NIH study links air pollution to increase in newborn intensive care admissions
Infants born to women exposed to high levels of air pollution in the week before delivery are more likely to be admitted to a newborn intensive care unit (NICU), suggests an analysis by researchers at the National Institutes of Health. Depending on the type of pollution, chances for NICU admission increased from about 4% to as much as 147%, compared to infants whose mothers did not encounter high levels of air pollution during the week before delivery. The study was led by Pauline Mendola, Ph.D., of the Epidemiology Branch at NIH’s Eunice Kennedy Shriver National Institute of Child Health and Human Development. It appears in Annals of Epidemiology.
“Short-term exposure to most types of air pollutants may increase the risk for NICU admission,” Dr. Mendola said. “If our findings are confirmed, they suggest that pregnant women may want to consider limiting their time outdoors when air quality advisories indicate unhealthy conditions.”
Previous studies have linked elevated levels of certain kinds of air pollutants to higher risks for gestational diabetes and preeclampsia, a blood pressure disorder of pregnancy. Earlier research also has shown that infants born to women exposed to high levels of air pollutants are at risk for preterm birth, of being small for their gestational age at birth and of growing more slowly than normal in the uterus. Given these associations, the study authors sought to determine whether prenatal exposure to air pollution might increase the chance for NICU admission.
Researchers analyzed data from the Consortium on Safe Labor, which compiled information on more than 223,000 births at 12 clinical sites in the United States from 2002 to 2008. They linked records from more than 27,000 NICU admissions to data modified from the Community Multiscale Air Quality Modeling System, which estimates environmental pollution concentrations in the United States. Researchers matched air quality data in the area where each birth occurred to the week before delivery, the day before delivery and the day of delivery. They then compared these time intervals to air quality data two weeks before delivery and two weeks after delivery to identify risk of NICU admission associated with pollution levels.
The researchers also examined the odds of NICU admission associated with high concentrations of particulate matter (pollution particles) less than 2.5 microns in diameter (PM2.5). These types of particles originate from various sources, among them diesel and gasoline engines, power plants, landfills, sewage facilities and industrial processes. Exposure to high concentrations of organic compounds in the air was associated with a 147% increase in risk of NICU admission. Elemental carbon and ammonium ions presented similar increases in risk (38% and 39%, respectively), while exposure to nitrate compounds was associated with a 16% higher risk of NICU admission.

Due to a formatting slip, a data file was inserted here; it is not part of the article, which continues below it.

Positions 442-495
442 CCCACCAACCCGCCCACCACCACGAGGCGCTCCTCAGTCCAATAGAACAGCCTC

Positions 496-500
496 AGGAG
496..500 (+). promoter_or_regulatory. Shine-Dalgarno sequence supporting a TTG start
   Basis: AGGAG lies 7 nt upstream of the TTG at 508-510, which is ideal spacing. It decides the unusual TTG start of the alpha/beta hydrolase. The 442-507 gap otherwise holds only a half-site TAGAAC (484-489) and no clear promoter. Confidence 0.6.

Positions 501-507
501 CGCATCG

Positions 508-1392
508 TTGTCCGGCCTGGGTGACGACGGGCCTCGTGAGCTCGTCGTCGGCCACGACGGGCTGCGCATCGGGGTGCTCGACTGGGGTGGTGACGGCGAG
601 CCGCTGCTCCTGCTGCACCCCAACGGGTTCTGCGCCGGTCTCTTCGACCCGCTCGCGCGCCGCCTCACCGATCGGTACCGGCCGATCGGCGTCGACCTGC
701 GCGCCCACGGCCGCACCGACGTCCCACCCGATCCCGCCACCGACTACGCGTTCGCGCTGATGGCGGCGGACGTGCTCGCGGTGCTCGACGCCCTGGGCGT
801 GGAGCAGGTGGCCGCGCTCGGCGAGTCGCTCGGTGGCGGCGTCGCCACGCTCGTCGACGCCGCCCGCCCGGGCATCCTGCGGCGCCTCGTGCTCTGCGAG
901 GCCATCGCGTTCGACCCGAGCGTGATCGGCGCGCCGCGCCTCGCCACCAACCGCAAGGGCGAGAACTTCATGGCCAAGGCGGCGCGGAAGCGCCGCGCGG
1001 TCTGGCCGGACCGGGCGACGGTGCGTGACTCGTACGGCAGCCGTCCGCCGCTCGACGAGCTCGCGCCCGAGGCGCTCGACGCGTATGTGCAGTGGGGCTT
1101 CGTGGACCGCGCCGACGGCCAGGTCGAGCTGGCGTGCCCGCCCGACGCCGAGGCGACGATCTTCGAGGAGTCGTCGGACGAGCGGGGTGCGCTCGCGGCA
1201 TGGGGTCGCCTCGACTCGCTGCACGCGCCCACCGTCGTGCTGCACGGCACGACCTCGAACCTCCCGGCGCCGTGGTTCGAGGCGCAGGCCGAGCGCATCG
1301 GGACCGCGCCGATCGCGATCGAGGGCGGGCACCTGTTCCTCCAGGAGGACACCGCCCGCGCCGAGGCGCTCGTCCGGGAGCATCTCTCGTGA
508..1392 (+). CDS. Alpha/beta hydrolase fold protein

Chances of NICU admission increased significantly with exposures to traffic-related pollutants on the day before and the day of delivery, compared to the week before delivery: 4% and 3%, respectively, for an approximately 300 parts per million (ppm) increase in carbon monoxide; 13% and 9% for an approximately 26 ppm increase in nitrogen dioxide; and 6% and 3% an approximately 3 ppm increase in sulfur dioxide.
Researchers do not know why exposure to air pollution might increase the chances for NICU admission. They theorize, however, that pollutants increase inflammation, leading to impaired blood vessel growth, particularly in the placenta, which supplies oxygen and nutrients to the developing fetus.
The authors note that rising NICU admission rates present financial challenges for families and society, as average daily NICU costs may reach or exceed $3,000. If their results are confirmed by other studies, limiting pregnant women’s exposure to high levels of air pollutants may provide a way to reduce NICU admissions.
Seeni, I, et al. Acute air pollution exposure and NICU admission: a case-crossover analysis. Annals of Epidemiology. 2019
About the Eunice Kennedy Shriver National Institute of Child Health and Human Development (NICHD): NICHD conducts and supports research in the United States and throughout the world on fetal, infant and child development; maternal, child and family health; reproductive biology and population issues; and medical rehabilitation. For more information, visit http://www.
About the National Institutes of Health (NIH): NIH, the nation’s medical research agency, includes 27 Institutes and Centers and is a component of the U.S. Department of Health and Human Services. NIH is the primary federal agency conducting and supporting basic, clinical, and translational medical research, and is investigating the causes, treatments, and cures for both common and rare diseases. For more information about NIH and its programs, visit http://www.
Robert Bock or Meredith Daly